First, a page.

SAFe® for SKA

As software developers, we’d like to use Lean and Agile processes. However, Agile was designed for relatively small teams (5-12 people), specifically for teams which have a great deal of autonomy. How can we work in an Agile-like way, when we have over 100 developers in countries all over the world, and also there are parts of our organisation that don’t work in an Agile way?

We’ve picked SAFe® - the Scaled Agile Framework® - to help us scale up SKA software development. We offer training in SAFe® to all new teams and team members. All of the material on this page is based on the practices described on, customised for how we work in the SKA.

SKA Software Product Quality Assurance Plan

The SKAO Software Product Quality Assurance Plan describes how the SAFe framework has been adopted and implemented by SKAO in adherence with SKAO Product Quality Assurance Plan requirements. It also details the related activities and responsibilities that apply to agile teams contracted.

The SKA Software Organisation

We split our software developers into Agile Teams, with a Scrum Master (SM) and a Product Owner (PO). An Agile team is relatively small, perhaps 5-12 developers, and ideally team members should have the skills to implement a working software package - so the team is ideally cross-disciplinary, though one can bring in experts for particular pieces of work. The Product Owner helps guide what work is done, and the Scrum Master coaches the team to improve how the work is done.

Because we’re a large organisation, with 16 teams, we’re split into three Agile Release Trains (ARTs - an Agile Release Train is a way of grouping teams together based on a common theme): Data Processing (DP), Observation Management and Controls (OMC), and Services. For more on the work undertaken by the various ARTs, have a look at A tour of SKA SAFe processes to improve the context-awareness of our teams and collaborators.

Each ART has a Program Team, made up of Product Managers, Software Architects, and other stakeholders. The Product Managers fill a similar role to the Product Owners, but at the level of the ART, rather than the team. Software Architects guide the design of the system, when that can’t be decided at the team level (perhaps because the decision impacts many teams). Each ART Program Team also has a Release Train Engineer (RTE), who is to the train what the Scrum Master is to the team - a coach on SAFe practices, to help the work go more smoothly.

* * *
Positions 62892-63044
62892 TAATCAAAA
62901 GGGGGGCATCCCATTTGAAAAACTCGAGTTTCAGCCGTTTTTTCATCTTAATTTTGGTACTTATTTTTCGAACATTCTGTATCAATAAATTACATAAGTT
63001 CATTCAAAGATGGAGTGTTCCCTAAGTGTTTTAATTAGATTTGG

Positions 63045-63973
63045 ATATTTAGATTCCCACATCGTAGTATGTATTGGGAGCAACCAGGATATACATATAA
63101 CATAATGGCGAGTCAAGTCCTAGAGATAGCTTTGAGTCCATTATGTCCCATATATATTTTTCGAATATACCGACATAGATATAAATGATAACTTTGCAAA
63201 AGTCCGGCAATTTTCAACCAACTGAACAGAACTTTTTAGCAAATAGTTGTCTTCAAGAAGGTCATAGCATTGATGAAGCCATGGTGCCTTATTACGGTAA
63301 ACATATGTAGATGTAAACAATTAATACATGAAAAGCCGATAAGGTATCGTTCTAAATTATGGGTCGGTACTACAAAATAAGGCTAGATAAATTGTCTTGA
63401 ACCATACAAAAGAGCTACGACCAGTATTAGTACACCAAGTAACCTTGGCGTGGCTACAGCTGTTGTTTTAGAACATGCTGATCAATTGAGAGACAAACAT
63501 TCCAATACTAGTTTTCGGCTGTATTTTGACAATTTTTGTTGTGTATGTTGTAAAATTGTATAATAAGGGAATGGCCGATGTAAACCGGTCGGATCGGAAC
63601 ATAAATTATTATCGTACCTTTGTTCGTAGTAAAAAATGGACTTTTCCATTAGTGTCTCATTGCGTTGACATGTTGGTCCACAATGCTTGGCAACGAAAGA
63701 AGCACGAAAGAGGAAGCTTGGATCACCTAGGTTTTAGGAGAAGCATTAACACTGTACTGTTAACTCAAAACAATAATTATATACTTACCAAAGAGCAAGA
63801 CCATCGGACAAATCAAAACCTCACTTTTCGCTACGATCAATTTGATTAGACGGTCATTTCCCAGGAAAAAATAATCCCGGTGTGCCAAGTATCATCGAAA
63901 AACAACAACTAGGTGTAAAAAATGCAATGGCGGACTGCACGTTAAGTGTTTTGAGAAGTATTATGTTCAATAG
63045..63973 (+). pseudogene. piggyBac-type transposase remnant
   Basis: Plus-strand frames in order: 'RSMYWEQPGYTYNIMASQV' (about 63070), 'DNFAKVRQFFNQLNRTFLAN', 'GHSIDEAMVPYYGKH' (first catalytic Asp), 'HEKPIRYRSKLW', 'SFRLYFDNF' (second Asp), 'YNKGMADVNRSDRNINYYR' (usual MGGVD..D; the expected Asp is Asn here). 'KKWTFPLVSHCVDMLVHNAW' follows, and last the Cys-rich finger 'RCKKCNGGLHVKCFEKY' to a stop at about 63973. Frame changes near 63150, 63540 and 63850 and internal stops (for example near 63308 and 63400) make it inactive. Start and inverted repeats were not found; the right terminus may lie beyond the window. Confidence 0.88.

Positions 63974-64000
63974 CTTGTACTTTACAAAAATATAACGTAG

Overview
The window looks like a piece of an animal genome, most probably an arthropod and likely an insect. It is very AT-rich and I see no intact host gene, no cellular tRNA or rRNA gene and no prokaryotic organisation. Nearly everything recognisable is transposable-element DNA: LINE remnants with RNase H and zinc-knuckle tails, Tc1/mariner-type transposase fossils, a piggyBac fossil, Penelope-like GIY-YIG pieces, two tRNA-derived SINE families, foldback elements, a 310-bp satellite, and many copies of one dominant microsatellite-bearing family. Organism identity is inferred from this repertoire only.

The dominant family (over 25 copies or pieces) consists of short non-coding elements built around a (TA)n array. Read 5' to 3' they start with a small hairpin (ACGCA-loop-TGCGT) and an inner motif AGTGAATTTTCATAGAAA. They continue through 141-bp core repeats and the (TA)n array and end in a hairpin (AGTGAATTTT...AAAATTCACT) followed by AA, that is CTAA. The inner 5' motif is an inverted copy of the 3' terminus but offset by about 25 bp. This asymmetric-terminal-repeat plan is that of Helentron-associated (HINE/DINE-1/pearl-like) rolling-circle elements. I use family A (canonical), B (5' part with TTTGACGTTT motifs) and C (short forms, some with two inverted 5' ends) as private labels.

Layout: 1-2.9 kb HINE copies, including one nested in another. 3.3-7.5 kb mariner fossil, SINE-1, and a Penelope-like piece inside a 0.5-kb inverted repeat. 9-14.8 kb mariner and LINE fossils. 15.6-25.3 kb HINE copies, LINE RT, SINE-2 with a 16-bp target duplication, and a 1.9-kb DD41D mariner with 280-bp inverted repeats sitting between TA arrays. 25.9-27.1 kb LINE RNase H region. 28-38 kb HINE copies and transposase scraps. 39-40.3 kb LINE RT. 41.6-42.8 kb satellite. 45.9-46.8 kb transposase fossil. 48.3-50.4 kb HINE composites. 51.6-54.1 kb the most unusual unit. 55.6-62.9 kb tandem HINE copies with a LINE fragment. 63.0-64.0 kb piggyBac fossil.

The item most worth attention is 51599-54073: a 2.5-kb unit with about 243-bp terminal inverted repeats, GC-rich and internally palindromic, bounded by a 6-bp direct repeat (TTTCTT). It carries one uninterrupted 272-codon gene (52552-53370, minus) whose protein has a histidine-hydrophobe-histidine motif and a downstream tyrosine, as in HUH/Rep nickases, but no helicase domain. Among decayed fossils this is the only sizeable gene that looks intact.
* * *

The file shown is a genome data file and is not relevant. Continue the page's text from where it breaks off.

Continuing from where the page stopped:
There is also a Solution Team, which co-ordinates the efforts of the ARTs. This team consists of the Solution Train Engineer (like the RTE), the Solution Architect, the Solution Manager and Service Manager. Their job is to guide what work is done and how the work is done for the whole SKA software solution.

The Processes

To work out what we’re doing, and to keep the release trains aligned, heading towards our common goals and deadlines, we use Program Increments (PIs). PIs are around 3 months long, and usually consist of five lots of two-week sprints, followed by a three week Innovation and Planning sprint. During the Innovation and Planning Sprint, a 4-5 day planning event is held, in which the teams assemble to plan out the work for the next PI. Before the Covid-19 pandemic, the teams often literally assembled in one place; we now have 100% online planning events, and we will probably continue to have extensive online support using Miro, even once a majority of developers can travel again.

During the PI planning event, teams decide to implement Features - the Features we’d like our software to have, based on the Program Backlog that’s been discussed by the Program and Solution teams, and by the Agile teams in various workshops. The Program Backlog (containing Features ready for implementation) is chosen to align with the Solution and ART goals for the PI (i.e. what the SKA would like to work towards), and the Features are defined in JIRA. All ARTs plan simultaneously, though each ART defines its own plan, and cross-team and cross-ART collaboration is encouraged - and of course it’s required to implement some Features. (Cross-ART Features are known as Capabilities.)